MAC/20: Mines and Communities

Indian federal police charge 71 anti-Vedanta protesters over 2018 violence

Published by MAC on 2021-03-26
Source: Reuters

The environmental protest was the deadliest in a decade.

India’s federal police have charged 71 people for rioting during deadly protests over environmental concerns at Vedanta Ltd’s copper smelter in Tamil Nadu state three years ago, where 13 people were killed, causing national outrage and the subsequent closure of the Sterlite Copper plant in May 2018 for alleged pollution.

See also:

2019-05-22 A year on, anti-Vedanta protestors still await justice
2019-04-19 Essay for Easter: Tuticorin a year after the massacre
2019-01-02 Tuticorin: a byword for infamy
2018-06-09 Vedanta - serial offender at large
2018-05-23 Bloody police killings of civil protestors against Vedanta's copper operations
2018-05-22 At least 17 citizens mowed down by police in Tamil Nadu
2018-04-08 As Sterlite plant expands, an Indian city erupts in protest

Indian federal police charge 71 anti-Vedanta protesters over 2018 violence, sources say

Sudarshan Varadhan

https://www.reuters.com/article/us-india-vedanta-police/indian-federal-police-charge-71-anti-vedanta-protesters-over-2018-violence-sources-say-idUSKBN2BF1M9

March 23, 2021

India’s federal police have charged 71 people for rioting and arson during deadly protests over environmental concerns at Vedanta Ltd’s copper smelter in Tamil Nadu state three years ago, sources familiar with the matter told Reuters.

Police opened fire to beat back the protesters in the southern seaside town of Thoothukudi where 13 people were killed, causing national outrage and the subsequent closure of the Sterlite Copper plant in May 2018 for alleged pollution.

The Central Bureau of Investigation has framed charges on 17 counts including damage to public property and possession of deadly weapons, one of the sources said. These charges carry a maximum penalty of up to seven years in prison.

The charges have not yet been made public. The top law enforcement agency did not respond to a Reuters request for comment. The company in which Indian-born resources magnate Anil Agarwal has a controlling stake, denied it is in breach of environmental laws.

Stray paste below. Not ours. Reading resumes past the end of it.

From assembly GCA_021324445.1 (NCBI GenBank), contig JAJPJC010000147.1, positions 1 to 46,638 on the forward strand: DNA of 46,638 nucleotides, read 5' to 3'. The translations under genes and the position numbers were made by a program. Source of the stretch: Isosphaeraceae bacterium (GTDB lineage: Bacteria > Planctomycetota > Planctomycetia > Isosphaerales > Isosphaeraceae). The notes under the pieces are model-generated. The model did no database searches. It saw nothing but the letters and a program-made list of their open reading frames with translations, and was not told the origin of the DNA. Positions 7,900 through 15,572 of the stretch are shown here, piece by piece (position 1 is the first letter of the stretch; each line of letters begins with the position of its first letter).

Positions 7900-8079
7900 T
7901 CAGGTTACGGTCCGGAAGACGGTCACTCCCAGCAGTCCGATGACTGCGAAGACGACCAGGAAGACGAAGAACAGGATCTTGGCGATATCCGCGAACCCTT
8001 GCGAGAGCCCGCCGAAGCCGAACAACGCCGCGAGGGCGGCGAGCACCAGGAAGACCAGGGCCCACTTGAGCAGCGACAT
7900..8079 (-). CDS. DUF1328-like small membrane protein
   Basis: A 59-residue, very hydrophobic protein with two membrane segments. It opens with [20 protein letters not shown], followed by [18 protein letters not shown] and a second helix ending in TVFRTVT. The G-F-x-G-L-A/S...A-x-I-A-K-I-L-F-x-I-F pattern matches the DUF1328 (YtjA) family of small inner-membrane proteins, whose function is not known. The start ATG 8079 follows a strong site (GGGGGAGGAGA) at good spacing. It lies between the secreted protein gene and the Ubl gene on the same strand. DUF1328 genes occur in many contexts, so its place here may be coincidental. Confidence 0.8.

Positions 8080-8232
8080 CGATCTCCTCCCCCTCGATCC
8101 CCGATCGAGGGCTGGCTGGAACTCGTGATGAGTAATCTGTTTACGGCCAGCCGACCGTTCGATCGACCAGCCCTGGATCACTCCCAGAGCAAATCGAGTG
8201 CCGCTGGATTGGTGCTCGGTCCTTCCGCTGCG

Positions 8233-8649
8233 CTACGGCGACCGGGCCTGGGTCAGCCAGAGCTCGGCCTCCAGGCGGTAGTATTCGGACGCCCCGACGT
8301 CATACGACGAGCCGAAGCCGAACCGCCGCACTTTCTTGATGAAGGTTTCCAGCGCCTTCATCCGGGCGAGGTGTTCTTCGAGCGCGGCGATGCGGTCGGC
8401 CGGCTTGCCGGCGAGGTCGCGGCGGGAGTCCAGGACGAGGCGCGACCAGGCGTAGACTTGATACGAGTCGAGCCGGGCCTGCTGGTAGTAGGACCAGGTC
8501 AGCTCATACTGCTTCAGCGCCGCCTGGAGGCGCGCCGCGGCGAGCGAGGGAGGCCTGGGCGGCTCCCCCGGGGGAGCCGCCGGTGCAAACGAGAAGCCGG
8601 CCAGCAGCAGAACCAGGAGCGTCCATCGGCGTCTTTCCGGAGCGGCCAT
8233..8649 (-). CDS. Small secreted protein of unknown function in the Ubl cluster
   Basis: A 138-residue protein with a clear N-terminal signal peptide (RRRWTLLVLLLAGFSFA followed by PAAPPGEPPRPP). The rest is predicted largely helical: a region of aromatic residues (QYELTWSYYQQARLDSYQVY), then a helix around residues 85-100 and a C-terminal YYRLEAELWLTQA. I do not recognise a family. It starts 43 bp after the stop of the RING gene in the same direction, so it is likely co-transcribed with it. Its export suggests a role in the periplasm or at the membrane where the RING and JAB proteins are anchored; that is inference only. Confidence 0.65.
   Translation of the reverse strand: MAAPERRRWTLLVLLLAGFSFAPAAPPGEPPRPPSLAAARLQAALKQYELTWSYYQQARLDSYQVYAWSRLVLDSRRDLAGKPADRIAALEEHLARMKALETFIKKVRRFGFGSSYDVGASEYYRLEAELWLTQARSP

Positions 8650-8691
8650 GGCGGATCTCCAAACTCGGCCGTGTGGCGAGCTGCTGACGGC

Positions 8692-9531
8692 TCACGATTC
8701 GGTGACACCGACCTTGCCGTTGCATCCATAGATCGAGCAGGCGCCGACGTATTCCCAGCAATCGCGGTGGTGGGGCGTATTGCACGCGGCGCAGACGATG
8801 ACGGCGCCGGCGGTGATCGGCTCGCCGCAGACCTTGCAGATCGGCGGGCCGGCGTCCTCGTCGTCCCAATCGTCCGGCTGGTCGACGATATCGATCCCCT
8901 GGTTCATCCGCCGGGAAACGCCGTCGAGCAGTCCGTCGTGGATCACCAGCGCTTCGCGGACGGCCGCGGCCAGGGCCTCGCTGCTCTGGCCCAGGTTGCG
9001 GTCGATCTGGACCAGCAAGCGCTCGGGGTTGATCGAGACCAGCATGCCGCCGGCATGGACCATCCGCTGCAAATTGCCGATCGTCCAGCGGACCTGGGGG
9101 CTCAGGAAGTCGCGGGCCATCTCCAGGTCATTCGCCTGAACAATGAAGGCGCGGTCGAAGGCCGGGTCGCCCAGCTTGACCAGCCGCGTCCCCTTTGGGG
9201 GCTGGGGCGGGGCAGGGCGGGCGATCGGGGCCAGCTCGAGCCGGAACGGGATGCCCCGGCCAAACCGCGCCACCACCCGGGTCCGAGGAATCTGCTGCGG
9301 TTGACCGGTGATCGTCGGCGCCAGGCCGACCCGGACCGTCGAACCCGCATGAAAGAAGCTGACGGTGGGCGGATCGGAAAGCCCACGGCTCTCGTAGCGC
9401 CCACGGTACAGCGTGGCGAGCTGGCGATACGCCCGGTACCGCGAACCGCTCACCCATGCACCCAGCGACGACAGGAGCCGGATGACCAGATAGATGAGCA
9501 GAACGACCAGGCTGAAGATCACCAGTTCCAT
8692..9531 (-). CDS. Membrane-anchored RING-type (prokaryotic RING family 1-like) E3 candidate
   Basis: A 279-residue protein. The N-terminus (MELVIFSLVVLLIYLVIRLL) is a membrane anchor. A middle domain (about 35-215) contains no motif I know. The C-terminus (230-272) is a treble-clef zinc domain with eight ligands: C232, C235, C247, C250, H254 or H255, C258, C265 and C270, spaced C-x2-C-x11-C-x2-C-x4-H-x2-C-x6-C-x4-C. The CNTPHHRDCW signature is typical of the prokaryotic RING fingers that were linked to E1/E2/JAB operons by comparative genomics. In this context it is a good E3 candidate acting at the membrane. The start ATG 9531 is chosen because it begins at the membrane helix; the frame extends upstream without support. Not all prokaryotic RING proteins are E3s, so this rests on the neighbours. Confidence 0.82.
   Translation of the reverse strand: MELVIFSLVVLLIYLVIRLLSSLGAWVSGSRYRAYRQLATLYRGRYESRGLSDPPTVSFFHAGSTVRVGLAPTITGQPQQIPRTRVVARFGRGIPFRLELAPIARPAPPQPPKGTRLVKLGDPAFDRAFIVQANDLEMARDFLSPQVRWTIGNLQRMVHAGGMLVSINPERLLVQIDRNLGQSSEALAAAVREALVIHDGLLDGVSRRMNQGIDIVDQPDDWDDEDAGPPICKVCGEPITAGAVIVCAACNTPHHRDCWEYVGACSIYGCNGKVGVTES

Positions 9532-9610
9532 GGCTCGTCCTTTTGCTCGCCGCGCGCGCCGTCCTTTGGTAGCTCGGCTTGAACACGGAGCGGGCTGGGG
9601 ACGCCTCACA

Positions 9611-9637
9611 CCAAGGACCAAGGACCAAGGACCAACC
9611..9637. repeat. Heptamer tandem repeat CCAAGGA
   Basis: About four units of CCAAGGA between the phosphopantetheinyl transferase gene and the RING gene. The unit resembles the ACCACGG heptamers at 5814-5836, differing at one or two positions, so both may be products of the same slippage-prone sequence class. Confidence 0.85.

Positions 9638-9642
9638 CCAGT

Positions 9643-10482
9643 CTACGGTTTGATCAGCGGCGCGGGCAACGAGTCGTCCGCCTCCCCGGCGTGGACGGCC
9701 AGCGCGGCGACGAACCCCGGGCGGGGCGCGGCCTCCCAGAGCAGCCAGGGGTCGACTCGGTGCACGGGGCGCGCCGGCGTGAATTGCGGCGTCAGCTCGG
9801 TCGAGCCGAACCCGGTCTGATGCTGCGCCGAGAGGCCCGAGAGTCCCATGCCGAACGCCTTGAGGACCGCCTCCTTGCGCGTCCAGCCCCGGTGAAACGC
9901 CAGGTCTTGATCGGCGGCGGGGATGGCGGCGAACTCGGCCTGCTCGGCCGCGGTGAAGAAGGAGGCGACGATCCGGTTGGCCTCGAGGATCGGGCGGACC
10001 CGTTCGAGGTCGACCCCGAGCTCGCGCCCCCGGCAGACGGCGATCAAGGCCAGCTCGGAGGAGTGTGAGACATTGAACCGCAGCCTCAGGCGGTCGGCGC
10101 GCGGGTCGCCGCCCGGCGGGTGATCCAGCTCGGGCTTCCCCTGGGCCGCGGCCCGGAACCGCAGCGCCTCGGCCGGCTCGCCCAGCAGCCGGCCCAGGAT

One policeman has also been charged, a second source said, without providing additional details.

Witnesses had said after the incident police opened fire without warning in violation of the police manual, prompting demands from political parties in Tamil Nadu that police officers be held accountable.

The CBI accused “identified and unidentified persons with dishonest common intentions intention of committing riots,” according to the source who has reviewed the document outlining the charges.

The accused knew “fully well that they are forming an unlawful assembly and prevented policemen from discharging duty,” the source quoted the CBI as saying in the document.

DEADLIEST IN A DECADE

Vedanta’s Copper smelter is one of only two major copper smelters in India and it had announced plans to double its capacity, igniting protests from residents and workers worried it would damage the air and water of the town.

The environmental protest was the deadliest in India in a decade. A working group of United Nations’ human rights experts condemned the “apparent excessive and disproportionate use of lethal force by police”.

Twelve of the protesters were killed with shots to the head and chest, autopsy reports later showed. Half of the victims were shot from behind, the post-mortem reports showed, potentially indicating that those shot were not an immediate threat to police. Police have previously said they were overwhelmed and opened fire because they feared the protesters were about to attack people in government offices and apartments housing Vedanta workers.

The CBI said in its charge sheet that the protesters were “armed with deadly weapons, committing mischief using fire and explosive substances, using assault and criminal force to deter public servants from discharging duties,” according to the first source.

Reporting by Sudarshan Varadhan; Editing by Sanjeev Miglani and Giles Elgood.

 

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